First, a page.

MUDHONEY, FLUF
(Sky Church) From the first time I heard Mark Arm scream, "Oh God, how I love to hate," Mudhoney had me wrapped around its middle finger. The band carries a big chip of smart cynicism on its shoulder, one that gets erected by Arm's caustic howls and obliterated by the sheer mass of guitar fury the guys have consistently delivered for over a decade. If the recent Sub Pop birthday bash at the Crocodile was any proof, Mudhoney's still got its smart-ass package intact--a bit slowed down and spaced out compared to the earlier stuff, but still angled to tell the world to fuck off in the noisiest of terms. JENNIFER MAERZ

ANTI-POP CONSORTIUM, SOFCON, DJ SUSPENCE
(I-Spy) See preview this issue.

EVANGELINE, COUNTRYPOLITANS, SCENIC WONDER
(Tractor) I've been singing Evangeline's praises for quite a while now, and I will continue to harass The Stranger's readership with my opinions of the group's greatness for some time. The band taps with great skill the golden period of American country-rock that gave us the Flying Burrito Brothers, the Flatlanders, Gram Parsons, and Emmylou Harris. Evangeline's singer, Jennifer Potter, has a clear, silvery soprano voice that conveys heartbreak and longing with classic country panache. Chris Cline, the group's songwriter and guitarist, also sings on a handful of tunes, adding his grainy Paul Westerberg voice into the mix. Live, Evangeline throws in covers and leans harder into its material, offering spontaneous sets that crackle with energy. NATE LIPPENS


SATURDAY 4/27

POP UNKNOWN, SCHATZI
(I-Spy) I'm confused. Can someone please explain to me how in the hell I'm supposed to differentiate between "emo" and "punk-pop" anymore? When did the line between the Promise Ring and Blink-182 become so fuzzy? Austin, TX's Schatzi ally themselves more closely with the emo community, but their supercatchy, crunchy pop songs remind me a hell of a lot more of Green Day than they do of Jawbreaker. Whatever. Labels be damned. If you enjoy heartfelt sing-along numbers sung by cute boys with guitars, then you should definitely check Schatzi out. Last year's Death of the Alphabet EP packed a nice little wallop and there's more where that came from on their debut full-length, Fifty Reasons to Explode. Besides, with the overwhelming success of Jimmy Eat World, there's no telling what dizzying heights of success await these sensitive punk-popsters. See 'em and say you were there first. BARBARA MITCHELL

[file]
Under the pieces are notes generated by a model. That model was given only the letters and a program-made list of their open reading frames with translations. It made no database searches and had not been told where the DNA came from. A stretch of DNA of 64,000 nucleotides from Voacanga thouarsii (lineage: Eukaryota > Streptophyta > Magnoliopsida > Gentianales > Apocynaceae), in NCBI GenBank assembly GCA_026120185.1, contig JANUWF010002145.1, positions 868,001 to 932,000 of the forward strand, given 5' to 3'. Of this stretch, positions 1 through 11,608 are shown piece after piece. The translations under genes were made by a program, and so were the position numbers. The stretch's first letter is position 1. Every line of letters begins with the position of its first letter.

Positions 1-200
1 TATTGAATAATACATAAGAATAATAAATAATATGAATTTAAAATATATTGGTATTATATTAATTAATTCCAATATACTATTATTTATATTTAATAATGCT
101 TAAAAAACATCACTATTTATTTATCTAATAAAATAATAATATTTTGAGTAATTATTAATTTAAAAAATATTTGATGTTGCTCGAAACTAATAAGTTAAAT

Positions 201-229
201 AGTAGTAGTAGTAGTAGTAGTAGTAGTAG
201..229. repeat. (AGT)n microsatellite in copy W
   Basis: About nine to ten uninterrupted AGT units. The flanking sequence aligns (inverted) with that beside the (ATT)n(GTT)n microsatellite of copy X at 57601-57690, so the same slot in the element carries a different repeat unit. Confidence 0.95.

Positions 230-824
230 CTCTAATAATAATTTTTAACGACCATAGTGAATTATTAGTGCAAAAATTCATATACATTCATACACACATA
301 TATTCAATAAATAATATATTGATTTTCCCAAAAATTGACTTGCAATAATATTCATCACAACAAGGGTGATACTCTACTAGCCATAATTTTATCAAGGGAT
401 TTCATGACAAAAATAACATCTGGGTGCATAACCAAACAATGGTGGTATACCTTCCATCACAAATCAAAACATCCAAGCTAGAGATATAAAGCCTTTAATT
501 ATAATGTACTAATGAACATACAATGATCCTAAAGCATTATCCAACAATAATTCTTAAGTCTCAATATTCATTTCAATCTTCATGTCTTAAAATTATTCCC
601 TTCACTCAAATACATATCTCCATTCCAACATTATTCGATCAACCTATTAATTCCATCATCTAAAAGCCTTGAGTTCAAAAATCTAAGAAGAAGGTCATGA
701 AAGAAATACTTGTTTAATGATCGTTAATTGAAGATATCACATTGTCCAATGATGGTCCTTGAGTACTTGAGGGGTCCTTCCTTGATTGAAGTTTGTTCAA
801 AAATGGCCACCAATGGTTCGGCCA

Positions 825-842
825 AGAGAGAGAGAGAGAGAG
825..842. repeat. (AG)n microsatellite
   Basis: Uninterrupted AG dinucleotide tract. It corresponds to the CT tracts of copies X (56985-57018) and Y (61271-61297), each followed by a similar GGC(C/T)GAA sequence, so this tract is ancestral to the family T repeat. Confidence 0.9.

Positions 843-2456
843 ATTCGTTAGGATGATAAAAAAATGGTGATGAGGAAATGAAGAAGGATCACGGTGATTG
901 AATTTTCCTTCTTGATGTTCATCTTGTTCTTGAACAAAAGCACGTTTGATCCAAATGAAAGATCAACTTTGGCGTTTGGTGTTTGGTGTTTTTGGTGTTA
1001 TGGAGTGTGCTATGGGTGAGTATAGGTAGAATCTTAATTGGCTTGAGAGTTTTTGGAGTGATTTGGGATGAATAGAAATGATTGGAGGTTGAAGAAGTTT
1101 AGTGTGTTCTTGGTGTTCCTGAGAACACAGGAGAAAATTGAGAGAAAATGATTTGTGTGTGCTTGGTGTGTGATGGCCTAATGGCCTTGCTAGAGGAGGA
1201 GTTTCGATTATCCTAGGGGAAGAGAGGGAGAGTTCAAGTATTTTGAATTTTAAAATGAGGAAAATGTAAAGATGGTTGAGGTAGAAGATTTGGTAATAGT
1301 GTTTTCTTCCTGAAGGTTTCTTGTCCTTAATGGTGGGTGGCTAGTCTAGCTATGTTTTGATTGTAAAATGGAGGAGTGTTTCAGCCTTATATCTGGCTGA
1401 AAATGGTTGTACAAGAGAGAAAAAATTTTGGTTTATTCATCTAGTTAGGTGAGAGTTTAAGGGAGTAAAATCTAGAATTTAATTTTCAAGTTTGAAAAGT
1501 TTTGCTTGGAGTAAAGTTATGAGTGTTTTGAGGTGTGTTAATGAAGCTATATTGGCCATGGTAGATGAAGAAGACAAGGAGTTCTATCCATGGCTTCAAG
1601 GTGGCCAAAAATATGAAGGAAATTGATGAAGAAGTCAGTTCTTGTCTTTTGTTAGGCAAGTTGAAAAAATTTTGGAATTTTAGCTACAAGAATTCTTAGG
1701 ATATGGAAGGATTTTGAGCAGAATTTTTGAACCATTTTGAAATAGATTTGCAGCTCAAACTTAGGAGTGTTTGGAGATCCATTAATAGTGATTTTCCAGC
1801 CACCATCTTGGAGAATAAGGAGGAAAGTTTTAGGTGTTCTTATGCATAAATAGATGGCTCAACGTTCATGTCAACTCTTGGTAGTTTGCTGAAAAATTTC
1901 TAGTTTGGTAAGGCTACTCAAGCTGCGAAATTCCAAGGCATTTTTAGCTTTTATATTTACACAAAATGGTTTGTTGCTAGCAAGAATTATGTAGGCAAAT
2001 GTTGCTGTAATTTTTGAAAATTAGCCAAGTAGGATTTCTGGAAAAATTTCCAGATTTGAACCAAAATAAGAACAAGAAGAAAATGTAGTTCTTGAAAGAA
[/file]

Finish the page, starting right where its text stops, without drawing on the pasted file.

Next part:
EDDIE PALMIERI
(Sky Church) When talking about his inimitable Afro-Caribbean-based excursions, pianist Eddie Palmieri speaks with the contagious enthusiasm of a mad musical scientist who's possibly just put his finger on yet another thrilling new thread of syncopated know-how. Now 65, and still loco after all these years, this fiery bandleader embodies exactly what I love most about our United States: the unique melting pots. He emerged in '60s-era Spanish Harlem, as Cubans and Puerto Ricans mixed it up non-stop with NYC's jazz and funk players. Together, they proceeded to fashion some of the finest sophisticated-yet-funky music that's ever been made. Palmieri is still trying to work through the countless intersections of rhythm that this legendary scene brought to light. Currently knee-deep in salsa, and once again putting his own unique stamp on the style, Palmieri sums it all up nicely when he says, "It's that cross-cultural effect that makes magnificent music." JAMES KIRCHMER

FAIRGROVE, THE DROP, SPYGLASS
(Tractor) If you like rock that borrows a page from the Pink Floyd/Radiohead book of dreamy space noise--soft sounds getting louder, and a tense build-up-and-release dynamic built in--then Seattle band the Drop sounds good on the surface. The dozen songs on the band's new record, Iceland, start out with the soft/loud dissonance as frontman Christian McBride's voice captures the vulnerable quality that makes people swoon for Radiohead's Thom Yorke. As the album progresses it becomes more interesting, adding strings here and dispensing with a guitar crescendo there in its collection of warm, mid-tempo rock. Overall, though, the Drop stays a little too precious and predictable for my taste. NATE LIPPENS

JOHNNY THUNDERS TRIBUTE w/QUICK 66, MEMBERS OF THE BRIEFS, THANKLESS DOGS, HELLO
(Stella Pizza) To a good number of punks, garage rockers, and other restless axmen, God may have created the human world, but Johnny Thunders ruled it. The guitarist for the New York Dolls and the Heartbreakers (who also flew solo for a number of years) sped through life on a steady diet of smack and rock 'n' roll, becoming a lasting legend even if he had trouble standing up straight. After burning the flame at both ends for two decades, Thunders died in 1991 at the age of 41. Tonight, a couple local punks pay tribute to their deceased guitar hero with a lineup that includes my favorite pop-punk weirdoes, the Briefs. JENNIFER MAERZ